Tuesday, December 17, 2013

How Mary Refutes Protestantism

[Updated 12-30-13: I'm in discussion in the comment box with someone who is suggesting the Lutheran view might have a solution to this. If so, then my original argument obviously no longer should be used. For now I'll just leave this whole thread up.]

I feel bad for not getting a new post up for over a month now because I've been so busy, but in some ways that's a healthy thing. I've always believed that posting too frequently is not a good idea because it drives down the quality of posts, promotes a consumerist mentality, and tends to overwhelm readers. For this post, I want to share a brief argument that overturns the entire Protestant paradigm. 

We know that Mary was the mother of Our Lord Jesus Christ, but this is a more significant claim than we typically realize and give credit for. Mary gave Jesus His humanity. Without Him receiving humanity from Her, no Incarnation would have taken place. So how does this refute Protestantism? Here's the fun part.

Protestants believe that human nature was "radically corrupted" and made "totally depraved" by Adam's sin. As a result, every person from Adam onward, including Mary, was born with a corrupt/depraved 'sin nature'. The only exception is Jesus, who did not have a 'sin nature' but rather a perfectly upright human nature. But how can this be if Jesus received His humanity from Mary, who Herself was born with a 'sin nature'? As the saying goes, you cannot give what you don’t have. So how can She give Him an upright human nature if She didn't have this already? Really, what we have here is two human natures, a corrupt human nature and an upright human nature. So the Protestant has to decide between two devastating options: Either Jesus took on Mary's 'sin nature' in order to become Incarnate, or Jesus did not take Mary's 'sin nature' and thus Jesus couldn't have truly shared in our humanity, meaning the Incarnation never happened.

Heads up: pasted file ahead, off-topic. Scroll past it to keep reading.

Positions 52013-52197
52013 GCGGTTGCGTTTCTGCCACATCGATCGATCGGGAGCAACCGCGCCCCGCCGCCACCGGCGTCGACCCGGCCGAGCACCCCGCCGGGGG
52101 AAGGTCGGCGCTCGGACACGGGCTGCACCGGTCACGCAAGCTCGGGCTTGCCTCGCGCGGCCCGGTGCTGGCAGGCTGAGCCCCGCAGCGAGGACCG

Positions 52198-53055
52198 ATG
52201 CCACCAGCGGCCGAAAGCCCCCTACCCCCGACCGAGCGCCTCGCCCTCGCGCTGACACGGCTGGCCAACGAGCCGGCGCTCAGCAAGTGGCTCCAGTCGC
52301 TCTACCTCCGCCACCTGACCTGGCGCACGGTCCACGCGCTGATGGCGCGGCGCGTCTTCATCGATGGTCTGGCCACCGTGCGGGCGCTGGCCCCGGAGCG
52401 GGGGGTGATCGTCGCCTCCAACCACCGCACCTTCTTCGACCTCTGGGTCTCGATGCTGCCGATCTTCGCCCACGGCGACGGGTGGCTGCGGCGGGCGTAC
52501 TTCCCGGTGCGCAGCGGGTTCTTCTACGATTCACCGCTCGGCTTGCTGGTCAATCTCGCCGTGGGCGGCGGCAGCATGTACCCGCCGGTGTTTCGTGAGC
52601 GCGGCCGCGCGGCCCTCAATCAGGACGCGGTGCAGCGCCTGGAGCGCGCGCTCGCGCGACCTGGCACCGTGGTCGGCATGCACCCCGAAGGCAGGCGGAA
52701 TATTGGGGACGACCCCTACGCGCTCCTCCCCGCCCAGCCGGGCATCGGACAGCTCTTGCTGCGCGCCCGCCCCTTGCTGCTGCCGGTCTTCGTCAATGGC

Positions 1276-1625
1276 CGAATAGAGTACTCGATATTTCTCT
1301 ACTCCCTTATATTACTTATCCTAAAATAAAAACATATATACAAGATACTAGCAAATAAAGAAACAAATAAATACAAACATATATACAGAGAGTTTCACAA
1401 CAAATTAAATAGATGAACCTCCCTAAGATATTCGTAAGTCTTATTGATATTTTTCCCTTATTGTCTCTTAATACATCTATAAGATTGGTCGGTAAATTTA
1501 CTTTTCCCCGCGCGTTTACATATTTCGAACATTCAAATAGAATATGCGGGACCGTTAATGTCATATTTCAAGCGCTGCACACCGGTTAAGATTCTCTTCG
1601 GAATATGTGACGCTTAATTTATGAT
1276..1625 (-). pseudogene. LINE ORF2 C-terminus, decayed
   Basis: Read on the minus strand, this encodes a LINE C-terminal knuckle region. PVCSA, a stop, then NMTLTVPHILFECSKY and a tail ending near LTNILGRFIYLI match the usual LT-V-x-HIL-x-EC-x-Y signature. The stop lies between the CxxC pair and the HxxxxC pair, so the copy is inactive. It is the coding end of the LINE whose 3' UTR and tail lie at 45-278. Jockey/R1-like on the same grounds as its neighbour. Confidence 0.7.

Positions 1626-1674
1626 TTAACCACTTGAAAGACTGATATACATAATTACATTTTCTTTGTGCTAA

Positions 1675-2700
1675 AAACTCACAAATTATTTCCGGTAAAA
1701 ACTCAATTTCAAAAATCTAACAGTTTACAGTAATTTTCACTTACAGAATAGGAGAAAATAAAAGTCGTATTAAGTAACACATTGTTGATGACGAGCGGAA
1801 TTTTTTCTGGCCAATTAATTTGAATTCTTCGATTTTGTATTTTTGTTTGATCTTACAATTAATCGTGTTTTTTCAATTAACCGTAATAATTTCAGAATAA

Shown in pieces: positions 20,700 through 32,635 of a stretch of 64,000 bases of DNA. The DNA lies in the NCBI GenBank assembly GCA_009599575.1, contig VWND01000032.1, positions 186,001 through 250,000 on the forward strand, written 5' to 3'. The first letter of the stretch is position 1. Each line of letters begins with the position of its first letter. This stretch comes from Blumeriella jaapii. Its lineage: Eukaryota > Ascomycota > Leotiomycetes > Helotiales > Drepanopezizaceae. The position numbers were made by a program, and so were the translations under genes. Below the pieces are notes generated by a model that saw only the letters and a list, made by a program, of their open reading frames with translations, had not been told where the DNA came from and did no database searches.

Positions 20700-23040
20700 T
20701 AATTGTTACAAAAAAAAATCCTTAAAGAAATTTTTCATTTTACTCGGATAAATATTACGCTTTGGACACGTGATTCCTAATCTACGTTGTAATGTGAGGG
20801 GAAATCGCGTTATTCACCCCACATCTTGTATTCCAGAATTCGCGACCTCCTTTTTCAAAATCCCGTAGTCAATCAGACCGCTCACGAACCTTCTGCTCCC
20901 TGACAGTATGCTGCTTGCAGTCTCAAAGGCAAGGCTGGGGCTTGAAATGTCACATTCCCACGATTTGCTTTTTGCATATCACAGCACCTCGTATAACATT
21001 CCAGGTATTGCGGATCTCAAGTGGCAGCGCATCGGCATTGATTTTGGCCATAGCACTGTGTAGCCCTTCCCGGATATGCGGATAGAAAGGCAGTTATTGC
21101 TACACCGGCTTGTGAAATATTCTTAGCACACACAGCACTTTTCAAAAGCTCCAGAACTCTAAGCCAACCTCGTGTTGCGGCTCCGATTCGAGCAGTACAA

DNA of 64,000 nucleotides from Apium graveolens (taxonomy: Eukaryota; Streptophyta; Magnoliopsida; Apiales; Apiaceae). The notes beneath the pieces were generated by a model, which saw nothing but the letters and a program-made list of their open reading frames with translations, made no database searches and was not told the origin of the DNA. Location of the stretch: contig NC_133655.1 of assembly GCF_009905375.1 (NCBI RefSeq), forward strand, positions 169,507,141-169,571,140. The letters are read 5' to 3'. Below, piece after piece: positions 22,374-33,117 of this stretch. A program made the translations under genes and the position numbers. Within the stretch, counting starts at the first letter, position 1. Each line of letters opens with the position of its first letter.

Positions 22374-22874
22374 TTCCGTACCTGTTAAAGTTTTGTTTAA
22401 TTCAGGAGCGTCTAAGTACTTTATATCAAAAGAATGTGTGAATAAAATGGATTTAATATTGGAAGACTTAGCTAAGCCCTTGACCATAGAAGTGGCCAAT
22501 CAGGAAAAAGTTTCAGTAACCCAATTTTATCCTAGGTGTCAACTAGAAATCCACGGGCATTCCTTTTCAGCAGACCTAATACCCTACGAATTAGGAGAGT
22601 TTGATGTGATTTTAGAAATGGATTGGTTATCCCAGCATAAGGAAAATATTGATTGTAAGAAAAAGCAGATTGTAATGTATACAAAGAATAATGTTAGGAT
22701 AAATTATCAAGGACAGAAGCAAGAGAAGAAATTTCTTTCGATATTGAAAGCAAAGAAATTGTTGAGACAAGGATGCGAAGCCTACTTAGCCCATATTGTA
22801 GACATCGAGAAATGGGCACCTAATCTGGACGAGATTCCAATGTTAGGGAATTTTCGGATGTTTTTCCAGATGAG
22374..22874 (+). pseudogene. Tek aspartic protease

So which of the two difficult choices would you go with: Did Jesus have a 'sin nature' or did the Incarnation never happen? Thanks be to God, Catholics don't have to pick either! Rather, Catholics have always taught that there was nothing wrong with Mary's humanity and thus there's no dilemma. This is why the early Ecumenical Councils had no problem saying: "Consubstantial with the Father as touching his Godhead and consubstantial with us as touching his manhood." During the Creed when we say Jesus is "consubstantial with the Father," the same Councils said consubstantiality applies also in regards to Mary's humanity! 

To better understand all this, you must recognize that Adam didn't cease to be human the moment he sinned. Rather, he ceased to be in communion with God, forfeiting the Divine Indwelling of the Trinity in his soul, as well as forfeiting other divine gifts such as immorality. These gifts "clothed" humanity, they didn't destroy, nullify, or conflate with humanity. Losing the gifts doesn't mean losing humanity, it just means humanity was no longer 'clothed with grace'. This is why some in the Early Church interpreted the Biblical phrase "man was made in the image and likeness of God" to refer to two realities: the "image" referring to humanity as a rational being, and the "likeness" referring to the gracious gifts that 'clothed' humanity and bestow special super-human powers to man, such as immortality. This distinction is sometimes known as the Nature-Grace Distinction.

Realizing this, it becomes clear that God intended man to cooperate with grace, since grace was to compliment the person's natural human abilities (Lk 24:49; 1 Cor 15:53). Since Protestants reject the idea man can cooperate with grace, this forced Protestants to conflate "image" and "likeness" (i.e. collapse Nature and Grace into one thing rather than keeping them distinguished). And to add insult to injury, Jesus' Divinity became of no real significance since Protestants see Jesus as doing what Adam only as a human was supposed to do (e.g. love God by only human powers, not by grace). As a result of this thinking, we have the original dilemma I mentioned earlier on: Protestants are forced to either say Mary passed on "sin nature" to Jesus or else Jesus wasn't truly Incarnate at all. What a Christmas present for Protestants to wake up to!  

With Christmas coming up next week, I would hope this article helped give readers a better appreciation for just what happened at the Annunciation and on Christmas Day.